Asking "what device should I purchase?" is a lot like asking "What car should I buy?". All cars have the same basics such as 4 wheels, an engine and a steering wheel, it's the styling, options and size that determine if the vehicle meets your needs.
The same is true for devices, they have a lot of common features which make them suitable for use with Pocket Genealogist, but you may find that you want some of the optional features.
Let's first talk about the "Basics", the "wheels, engine and steering wheel" if we keep the analogy.
"Basic" features of all devices
All devices have an operating system. Just like "Big" computers, programs written for one type of operating system won't work on devices running a different type. In the case of PDA's (Personal Digital Assistants), the two major operating systems are Windows Mobile and the Palm Operating System (PalmOS). Pocket Genealogist is written to use the Windows Mobile operating system and will not run on devices that use anything else.
Timeline of Windows Mobile Releases supported by Pocket Genealogist
If you don't get too bound up with technicalities, you can think of "Windows CE", "Pocket PC" and "Windows Mobile" as the same thing. They all indicate a device that will work with Pocket Genealogist.
Although it is technically possible to upgrade a device from one version of the operating system to another, the availability to do this is dependent on the manufacturer of the device, not Microsoft. Some manufacturers DO offer upgrades when new versions come out, but a good number do not. Even those who do offer an upgrade will generally only provide an upgrade once for a specific device. (In other words, if you have a Windows Mobile 5 device, the manufacturer may provide an upgrade to Windows Mobile 6 but will never offer any additional upgrades for that device)
Smartphones, Phone Edition, and "Classic" devices
Just to make things even more complex, there are different types of devices all using the Windows Mobile operating system. It doesn't help that Microsoft has changed terminology over the years.
This is the more traditional PDA. It's a Windows Mobile device with a touch screen that allows interaction with programs by using a stylus. "Classic" devices do NOT have a phone built-in. These type of devices are getting harder to find. You may have a hard time finding them in retail stores and may need to order directly from the manufacturer.
"Phone Edition" devices
Phone Edition devices are identical to "Classic" devices BUT they do have a phone built-in. These types of devices are now commonly referred to as a "Smartphone" starting with Windows Mobile 6.
These types of devices originally were non-touchscreen devices with a phone built in. Instead of using a stylus to interact with the programs, you used hardware buttons. Starting with Windows Mobile 6, a "Smartphone" is any Windows Mobile device that has a phone built-in regardless if there is a touchscreen or not.
With "Smartphone" devices, you generally don't purchase the device, then select your cell phone provider. In most cases, you have to go to your cell phone provider and see what devices they support, then purchase it through them. However, if your cell phone provider uses a GSM network (AT&T and T-Mobile for example), you may be able to buy a GSM Smartphone and then switch your SIM card from your current phone to use with the Smartphone. You need to make sure that the Smartphone that you buy is "Unlocked". Buying a Smartphone "directly" will cost quite a bit more than what the cell phone provider charges. (Since they "subsidize" the cost of the phone by locking you into a multi-year contract)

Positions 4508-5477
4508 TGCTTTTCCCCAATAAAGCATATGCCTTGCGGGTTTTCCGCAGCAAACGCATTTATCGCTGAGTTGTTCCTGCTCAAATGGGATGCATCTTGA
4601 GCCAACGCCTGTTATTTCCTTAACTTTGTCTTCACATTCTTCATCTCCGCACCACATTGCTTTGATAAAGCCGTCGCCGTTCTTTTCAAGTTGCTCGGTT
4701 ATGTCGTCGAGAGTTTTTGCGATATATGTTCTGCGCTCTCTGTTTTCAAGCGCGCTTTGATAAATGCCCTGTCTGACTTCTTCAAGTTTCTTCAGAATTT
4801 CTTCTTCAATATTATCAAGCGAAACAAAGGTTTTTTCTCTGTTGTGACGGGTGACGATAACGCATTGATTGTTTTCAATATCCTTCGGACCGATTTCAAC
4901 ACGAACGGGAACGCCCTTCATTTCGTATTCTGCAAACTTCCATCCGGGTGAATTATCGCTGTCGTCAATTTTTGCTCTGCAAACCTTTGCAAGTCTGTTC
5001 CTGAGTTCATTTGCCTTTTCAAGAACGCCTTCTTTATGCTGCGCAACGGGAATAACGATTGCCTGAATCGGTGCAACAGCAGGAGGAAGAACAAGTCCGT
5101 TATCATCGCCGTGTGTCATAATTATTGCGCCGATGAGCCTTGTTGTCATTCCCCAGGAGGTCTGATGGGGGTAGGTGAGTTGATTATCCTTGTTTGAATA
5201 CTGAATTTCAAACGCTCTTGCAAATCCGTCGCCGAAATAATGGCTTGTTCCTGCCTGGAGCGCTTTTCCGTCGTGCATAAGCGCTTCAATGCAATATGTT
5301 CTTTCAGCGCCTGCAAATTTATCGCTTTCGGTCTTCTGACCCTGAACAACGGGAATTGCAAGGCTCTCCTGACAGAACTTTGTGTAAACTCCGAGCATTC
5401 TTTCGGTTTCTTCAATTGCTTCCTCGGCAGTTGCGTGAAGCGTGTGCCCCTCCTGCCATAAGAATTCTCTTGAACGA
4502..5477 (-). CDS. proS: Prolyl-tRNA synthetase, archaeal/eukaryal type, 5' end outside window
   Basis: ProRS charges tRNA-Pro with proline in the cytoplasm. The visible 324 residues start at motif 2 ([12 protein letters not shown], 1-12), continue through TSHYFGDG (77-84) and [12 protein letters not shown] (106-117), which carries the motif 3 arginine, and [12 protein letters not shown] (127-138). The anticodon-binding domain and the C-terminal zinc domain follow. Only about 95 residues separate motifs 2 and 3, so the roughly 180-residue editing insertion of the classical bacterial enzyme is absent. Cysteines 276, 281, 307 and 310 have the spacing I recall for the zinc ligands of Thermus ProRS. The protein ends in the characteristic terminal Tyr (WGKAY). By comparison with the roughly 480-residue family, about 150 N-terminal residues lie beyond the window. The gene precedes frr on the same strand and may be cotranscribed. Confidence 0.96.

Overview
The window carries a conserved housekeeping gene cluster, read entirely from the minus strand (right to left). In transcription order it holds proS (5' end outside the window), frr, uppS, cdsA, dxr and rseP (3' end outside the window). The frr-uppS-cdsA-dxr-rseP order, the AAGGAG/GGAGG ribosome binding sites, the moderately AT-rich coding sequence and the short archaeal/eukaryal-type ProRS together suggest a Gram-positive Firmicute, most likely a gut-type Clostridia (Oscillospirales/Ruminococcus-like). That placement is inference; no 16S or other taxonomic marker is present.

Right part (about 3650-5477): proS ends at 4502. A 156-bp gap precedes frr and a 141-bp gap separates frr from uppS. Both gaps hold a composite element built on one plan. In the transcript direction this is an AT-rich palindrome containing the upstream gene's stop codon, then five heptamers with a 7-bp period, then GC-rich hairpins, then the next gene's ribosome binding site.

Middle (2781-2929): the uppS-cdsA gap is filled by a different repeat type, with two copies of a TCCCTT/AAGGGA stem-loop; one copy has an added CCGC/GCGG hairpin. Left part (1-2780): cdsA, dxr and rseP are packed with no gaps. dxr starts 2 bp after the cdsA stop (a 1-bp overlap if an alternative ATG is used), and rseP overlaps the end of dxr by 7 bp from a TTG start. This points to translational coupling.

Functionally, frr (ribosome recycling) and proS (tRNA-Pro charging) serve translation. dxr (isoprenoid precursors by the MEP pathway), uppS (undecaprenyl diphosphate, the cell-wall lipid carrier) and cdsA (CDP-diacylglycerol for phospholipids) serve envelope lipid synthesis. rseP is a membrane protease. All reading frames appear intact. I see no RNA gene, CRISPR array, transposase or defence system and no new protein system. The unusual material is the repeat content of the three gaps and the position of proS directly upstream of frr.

Pocket Genealogist 3.10 and higher
Starting with Pocket Genealogist 3.10, all Windows Mobile 5 and 6 devices, with or without a touchscreen, are supported. (Pocket Genealogist 3.20 required for smartphones with a screen resolution of 176x220)
The simple statement regarding memory is the more internal memory the better. You cannot increase the size of internal memory after you purchase the device. (Actually not entirely true, there are companies that do provide memory upgrades for SOME devices, but it is expensive and will void your warranty) Internal memory is used to run programs and to store the program and data. You can also get storage cards (see more information on that below) which can be used to store programs and data, but cannot be used as "Run time" memory.
Detailed Explanation (Prior to Windows Mobile 5)
When you purchased a device, they would list the amount of internal memory that was available. 32MB, 64MB and 128MB were the common available amounts. This memory was used to store programs and data and was also used by the programs when they ran. If you let your battery run out on the device, everything in memory would be lost. (Programs and data for example)
Sometimes you would also have additional memory called the "File Store". This was memory that was similar to a storage card but built into the device. It could be used to store programs and data, but could not be used by the program as "Run time" memory. (But would not be lost in case of power failure)
Detailed Explanation (Windows Mobile 5 and Higher)
Starting with Windows Mobile 5 devices, the internal memory became non-volatile. (meaning that if you ran out of battery power, you would NOT lose your programs and data) The devices also have memory that is dedicated to program "Run Time", this memory is not "visible" to the user or directly usable by the user. When you look at a device, the 'ROM' memory is the memory available to the user and the 'RAM' memory is the run-time memory used by programs. Usually 'RAM' memory is 64MB which should be sufficient for your needs, the 'ROM' memory is the one you want to get as much as possible. Also be aware that the operating system is stored in 'ROM' memory, so the manufacturer may list 128MB of 'ROM' but perhaps only 80MB is available for use by the user.